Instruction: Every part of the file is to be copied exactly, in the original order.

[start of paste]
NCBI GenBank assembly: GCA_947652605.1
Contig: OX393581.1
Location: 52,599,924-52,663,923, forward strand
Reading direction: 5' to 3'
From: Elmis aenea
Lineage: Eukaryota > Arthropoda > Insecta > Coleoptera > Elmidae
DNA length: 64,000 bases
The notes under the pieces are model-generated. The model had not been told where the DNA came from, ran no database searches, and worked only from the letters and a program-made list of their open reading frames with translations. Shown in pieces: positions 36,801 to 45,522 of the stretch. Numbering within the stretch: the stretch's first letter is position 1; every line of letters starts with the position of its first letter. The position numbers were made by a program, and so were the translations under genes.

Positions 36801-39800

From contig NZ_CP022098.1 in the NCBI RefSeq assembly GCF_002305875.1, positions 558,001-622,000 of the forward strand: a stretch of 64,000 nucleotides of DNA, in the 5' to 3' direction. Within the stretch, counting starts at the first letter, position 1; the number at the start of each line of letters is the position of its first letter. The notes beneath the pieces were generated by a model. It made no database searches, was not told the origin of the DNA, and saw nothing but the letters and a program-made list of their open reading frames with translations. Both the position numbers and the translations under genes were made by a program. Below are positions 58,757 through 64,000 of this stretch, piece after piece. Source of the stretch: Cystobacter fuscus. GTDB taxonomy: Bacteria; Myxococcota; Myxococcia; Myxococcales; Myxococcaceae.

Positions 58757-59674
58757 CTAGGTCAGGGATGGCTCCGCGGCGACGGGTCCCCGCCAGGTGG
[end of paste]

NCBI GenBank assembly: GCA_947652605.1
Contig: OX393581.1
Location: 52,599,924-52,663,923, forward strand
Reading direction: 5' to 3'
From: Elmis aenea
Lineage: Eukaryota > Arthropoda > Insecta > Coleoptera > Elmidae
DNA length: 64,000 bases
The notes under the pieces are model-generated. The model had not been told where the DNA came from, ran no database searches, and worked only from the letters and a program-made list of their open reading frames with translations. Shown in pieces: positions 36,801 to 45,522 of the stretch. Numbering within the stretch: the stretch's first letter is position 1; every line of letters starts with the position of its first letter. The position numbers were made by a program, and so were the translations under genes.

Positions 36801-39800

From contig NZ_CP022098.1 in the NCBI RefSeq assembly GCF_002305875.1, positions 558,001-622,000 of the forward strand: a stretch of 64,000 nucleotides of DNA, in the 5' to 3' direction. Within the stretch, counting starts at the first letter, position 1; the number at the start of each line of letters is the position of its first letter. The notes beneath the pieces were generated by a model. It made no database searches, was not told the origin of the DNA, and saw nothing but the letters and a program-made list of their open reading frames with translations. Both the position numbers and the translations under genes were made by a program. Below are positions 58,757 through 64,000 of this stretch, piece after piece. Source of the stretch: Cystobacter fuscus. GTDB taxonomy: Bacteria; Myxococcota; Myxococcia; Myxococcales; Myxococcaceae.

Positions 58757-59674
58757 CTAGGTCAGGGATGGCTCCGCGGCGACGGGTCCCCGCCAGGTGG